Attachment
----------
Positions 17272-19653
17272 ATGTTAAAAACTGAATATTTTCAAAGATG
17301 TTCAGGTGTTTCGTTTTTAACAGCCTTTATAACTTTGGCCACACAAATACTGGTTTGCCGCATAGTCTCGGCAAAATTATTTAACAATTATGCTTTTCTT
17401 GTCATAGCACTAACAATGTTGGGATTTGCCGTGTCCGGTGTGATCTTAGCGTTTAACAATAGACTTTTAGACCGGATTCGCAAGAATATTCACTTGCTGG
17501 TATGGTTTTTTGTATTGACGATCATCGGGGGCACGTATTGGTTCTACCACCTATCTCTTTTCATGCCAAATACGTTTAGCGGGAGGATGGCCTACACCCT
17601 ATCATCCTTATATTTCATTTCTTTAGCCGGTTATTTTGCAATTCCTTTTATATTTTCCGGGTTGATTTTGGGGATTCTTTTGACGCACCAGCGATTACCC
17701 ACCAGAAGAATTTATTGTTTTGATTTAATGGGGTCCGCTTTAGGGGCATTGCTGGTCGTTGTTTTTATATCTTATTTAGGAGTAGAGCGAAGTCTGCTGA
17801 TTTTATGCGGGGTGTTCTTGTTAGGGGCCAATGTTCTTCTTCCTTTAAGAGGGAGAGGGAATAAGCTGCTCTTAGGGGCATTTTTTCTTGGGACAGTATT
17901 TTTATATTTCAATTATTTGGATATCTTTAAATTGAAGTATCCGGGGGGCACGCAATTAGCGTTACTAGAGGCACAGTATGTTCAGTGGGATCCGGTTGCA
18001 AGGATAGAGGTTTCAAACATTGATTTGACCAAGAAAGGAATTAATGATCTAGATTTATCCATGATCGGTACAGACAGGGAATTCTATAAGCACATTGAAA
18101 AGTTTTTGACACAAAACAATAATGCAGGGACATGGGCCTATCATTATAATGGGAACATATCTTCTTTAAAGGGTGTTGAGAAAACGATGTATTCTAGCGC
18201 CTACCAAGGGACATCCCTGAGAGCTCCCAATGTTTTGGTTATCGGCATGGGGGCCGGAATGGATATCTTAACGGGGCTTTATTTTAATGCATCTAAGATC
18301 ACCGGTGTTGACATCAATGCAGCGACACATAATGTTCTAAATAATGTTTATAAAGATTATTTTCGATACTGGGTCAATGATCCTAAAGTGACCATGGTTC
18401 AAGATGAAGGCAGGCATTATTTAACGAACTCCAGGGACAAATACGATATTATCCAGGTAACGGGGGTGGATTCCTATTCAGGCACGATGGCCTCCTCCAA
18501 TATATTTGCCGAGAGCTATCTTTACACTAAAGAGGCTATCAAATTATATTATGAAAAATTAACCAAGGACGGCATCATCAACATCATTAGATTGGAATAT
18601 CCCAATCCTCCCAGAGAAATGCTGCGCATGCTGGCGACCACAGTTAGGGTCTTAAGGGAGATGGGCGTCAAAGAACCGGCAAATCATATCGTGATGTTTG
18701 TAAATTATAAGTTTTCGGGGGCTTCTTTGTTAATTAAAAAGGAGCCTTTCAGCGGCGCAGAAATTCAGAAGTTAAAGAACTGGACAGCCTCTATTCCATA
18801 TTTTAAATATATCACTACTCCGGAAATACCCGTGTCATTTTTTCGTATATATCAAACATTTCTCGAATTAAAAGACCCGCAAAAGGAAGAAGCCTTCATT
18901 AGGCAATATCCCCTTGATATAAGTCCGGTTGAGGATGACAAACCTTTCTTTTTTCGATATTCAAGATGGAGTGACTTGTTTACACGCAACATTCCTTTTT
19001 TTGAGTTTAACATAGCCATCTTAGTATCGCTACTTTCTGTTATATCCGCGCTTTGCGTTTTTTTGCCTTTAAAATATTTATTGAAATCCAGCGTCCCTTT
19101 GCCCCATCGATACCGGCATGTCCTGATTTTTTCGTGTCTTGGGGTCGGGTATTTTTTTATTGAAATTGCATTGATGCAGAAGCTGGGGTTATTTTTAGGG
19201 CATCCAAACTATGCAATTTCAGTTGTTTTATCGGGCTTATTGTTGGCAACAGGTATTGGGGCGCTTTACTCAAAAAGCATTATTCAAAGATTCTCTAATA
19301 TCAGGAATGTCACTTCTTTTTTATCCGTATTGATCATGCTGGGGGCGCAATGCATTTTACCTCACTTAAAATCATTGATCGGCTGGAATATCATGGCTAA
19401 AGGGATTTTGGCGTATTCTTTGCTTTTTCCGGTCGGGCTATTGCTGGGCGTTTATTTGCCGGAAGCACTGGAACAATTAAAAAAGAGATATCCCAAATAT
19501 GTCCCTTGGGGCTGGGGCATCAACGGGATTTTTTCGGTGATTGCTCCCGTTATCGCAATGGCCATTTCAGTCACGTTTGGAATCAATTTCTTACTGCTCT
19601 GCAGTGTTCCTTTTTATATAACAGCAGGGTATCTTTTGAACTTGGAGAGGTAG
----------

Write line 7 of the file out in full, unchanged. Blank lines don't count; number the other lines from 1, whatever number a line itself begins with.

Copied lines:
17701 ACCAGAAGAATTTATTGTTTTGATTTAATGGGGTCCGCTTTAGGGGCATTGCTGGTCGTTGTTTTTATATCTTATTTAGGAGTAGAGCGAAGTCTGCTGA